As Duncan Keith was accepting the Conn Smythe trophy for the NHL Playoffs MVP in Chicago Monday night, and the Stanley Cup was receiving its final polish before being carried onto the ice and into the waiting hands of Blackhawks captain Jonathon Toews, the word “dynasty” popped up among my group of friends gathered to watch.
The Hawks, who dispatched the Tampa Bay Lightning in six games to claim their third Cup in a span of just six years, are no doubt the envy of every other team in the league – but a dynasty? I say not just yet.
Now I readily admit my bar is quite high to be included in the “dynasty” club, and a repeat performance again next year would get the tip of my cap to Joel Quenneville and his boys – but not just quite yet. Three is sweet, but four is when dynasty talk starts here. Below are my “measuring sticks” in the four major sports when talking the “Big D.”
When I think of a dynasty, I first think of back-to-back championships, perhaps the hardest thing to do in all of sports (and the NHL may be the most difficult of all). In hockey you have Mike Bossy’s NY Islanders who won four in a row from 1979-1982 and Mark Messier’s Edmonton Oilers who followed the Islanders run with one of their own, winning five Cups in seven years from 1984-1990, including back-to-backs in ‘84 & ‘85 and ‘87 & ‘88 (I mentioned Messier and not Gretzky since the Great One was plying his craft in LA when the the Oilers won their 5th Cup in 1990). Or if you want to go back a few years more, the Montreal Canadiens were the gold standard in the NHL for decades, and won ten championships in just fifteen seasons from 1965 to 1979, including a run of four straight Cups from 1976 to 1979.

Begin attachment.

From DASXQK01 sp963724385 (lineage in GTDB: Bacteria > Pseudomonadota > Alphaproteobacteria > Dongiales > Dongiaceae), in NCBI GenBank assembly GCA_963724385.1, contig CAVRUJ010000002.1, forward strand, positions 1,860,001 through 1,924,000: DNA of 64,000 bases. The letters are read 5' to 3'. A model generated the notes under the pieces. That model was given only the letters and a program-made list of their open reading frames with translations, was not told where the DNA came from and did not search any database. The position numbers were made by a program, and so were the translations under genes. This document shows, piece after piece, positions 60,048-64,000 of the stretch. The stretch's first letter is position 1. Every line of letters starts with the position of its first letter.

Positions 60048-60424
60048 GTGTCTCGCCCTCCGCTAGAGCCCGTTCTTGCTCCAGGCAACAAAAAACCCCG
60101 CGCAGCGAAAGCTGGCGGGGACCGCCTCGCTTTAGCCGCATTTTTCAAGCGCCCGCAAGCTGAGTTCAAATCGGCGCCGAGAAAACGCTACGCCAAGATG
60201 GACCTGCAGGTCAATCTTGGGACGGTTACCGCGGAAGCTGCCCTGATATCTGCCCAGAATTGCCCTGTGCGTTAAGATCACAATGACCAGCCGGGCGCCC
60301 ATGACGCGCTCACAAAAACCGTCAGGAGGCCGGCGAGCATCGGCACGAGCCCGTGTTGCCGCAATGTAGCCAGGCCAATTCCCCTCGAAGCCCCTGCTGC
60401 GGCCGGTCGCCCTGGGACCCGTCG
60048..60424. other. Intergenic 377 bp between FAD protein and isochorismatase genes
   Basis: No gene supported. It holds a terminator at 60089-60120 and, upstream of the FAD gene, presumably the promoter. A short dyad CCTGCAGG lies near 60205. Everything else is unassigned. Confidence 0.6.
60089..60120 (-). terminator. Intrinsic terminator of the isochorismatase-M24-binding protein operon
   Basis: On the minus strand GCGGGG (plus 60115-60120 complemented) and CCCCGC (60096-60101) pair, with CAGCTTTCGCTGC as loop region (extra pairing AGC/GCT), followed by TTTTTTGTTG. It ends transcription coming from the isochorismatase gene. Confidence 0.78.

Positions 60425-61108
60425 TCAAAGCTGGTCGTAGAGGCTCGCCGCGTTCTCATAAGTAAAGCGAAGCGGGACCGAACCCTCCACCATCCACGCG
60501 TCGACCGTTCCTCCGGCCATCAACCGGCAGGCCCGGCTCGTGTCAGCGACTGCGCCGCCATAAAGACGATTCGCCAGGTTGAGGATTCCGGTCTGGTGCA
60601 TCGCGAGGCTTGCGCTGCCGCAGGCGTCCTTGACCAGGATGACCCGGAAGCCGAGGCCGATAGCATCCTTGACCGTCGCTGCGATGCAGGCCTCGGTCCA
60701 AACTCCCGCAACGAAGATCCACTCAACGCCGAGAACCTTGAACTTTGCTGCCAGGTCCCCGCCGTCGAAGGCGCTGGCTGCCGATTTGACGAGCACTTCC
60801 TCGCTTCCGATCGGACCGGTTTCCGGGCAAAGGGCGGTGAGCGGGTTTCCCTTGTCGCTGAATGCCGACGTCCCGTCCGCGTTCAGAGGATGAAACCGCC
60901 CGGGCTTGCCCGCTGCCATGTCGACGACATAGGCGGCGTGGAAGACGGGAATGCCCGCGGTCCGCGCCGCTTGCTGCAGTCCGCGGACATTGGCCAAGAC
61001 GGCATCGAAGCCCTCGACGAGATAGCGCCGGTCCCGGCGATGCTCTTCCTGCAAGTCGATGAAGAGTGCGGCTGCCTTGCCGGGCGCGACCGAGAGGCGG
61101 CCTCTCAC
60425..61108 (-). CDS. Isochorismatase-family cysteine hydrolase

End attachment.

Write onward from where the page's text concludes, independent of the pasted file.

Shifting to the NBA, I give you Michael Jordan and the Bulls’ six Championships in eight years from 1991-1998 (with two three-peats from ‘91 to ’93 and ‘96 to ’98). The Lakers had Magic’s “Showtime” when they won five Championships in eleven years (with a repeat in ‘87 and ‘88) and Kobe’s run of five Larry O’Brien Trophies from 2000-2010, including a three-peat from 2000-2001-2002. And let’s not forget about the great Bill Russell and the Boston Celtics, who managed an amazing eleven Championships in thirteen years (1957-1969). In the college ranks there’s John Wooden and UCLA, and then there’s everyone else. Wooden’s Bruins won ten NCAA Championships from 1964-1975, failing to win it all only twice, in ‘66 and ‘74.
The NFL gives us a handful of dynasties, all coming before the salary cap was put in place and players actually stayed with one team for most (if not all) of their careers – and no, I’m not giving the Patriots and their four Super Bowls in fourteen years the “dynasty” tag. I’m also not going back to the early days of the league when Curly Lambeau was prowling the sidelines for the Packers (head coach 1919-1949). I’ll start instead with Vince Lombardi’s Packers of the ‘60’s, who won five NFL Championships from ‘61-’67. Then Terry Bradshaw led the Steelers to dual “back-to-back” Super Bowl wins in ‘74 & ‘75 and ‘78 & 79, and finally the 49er’s captured four Lombardi Trophies in a span of 5 years from 1981-1989, with a repeat in ‘88 & ‘89 (they won another in 1994). Sorry Cowboys fans you needed one more in the 90’s to make my list – three in four years was impressive, but four Championships is my bar for dynasty talk.
The Canadiens equivalent in baseball is of course the New York Yankees and their 27 World Championships. In fact, its hard to even break their run into segments due to their complete dominance over four decades (from 1923 to 1962) when the Yanks claimed 20 titles. From the Babe, to Gehrig to Mantle, the Yankees won and won often. The Yankees also get the nod from 1996 to 2000 as well, when Jeter and company brought it home four times in five years (only missing out in 1997).
So the Blackhawks aren’t in the club yet according to me (and it’s my column so I get the final say), but they’re by far the closest thing we have to a dynasty in professional sports today. And by this time next year they might just be the newest member.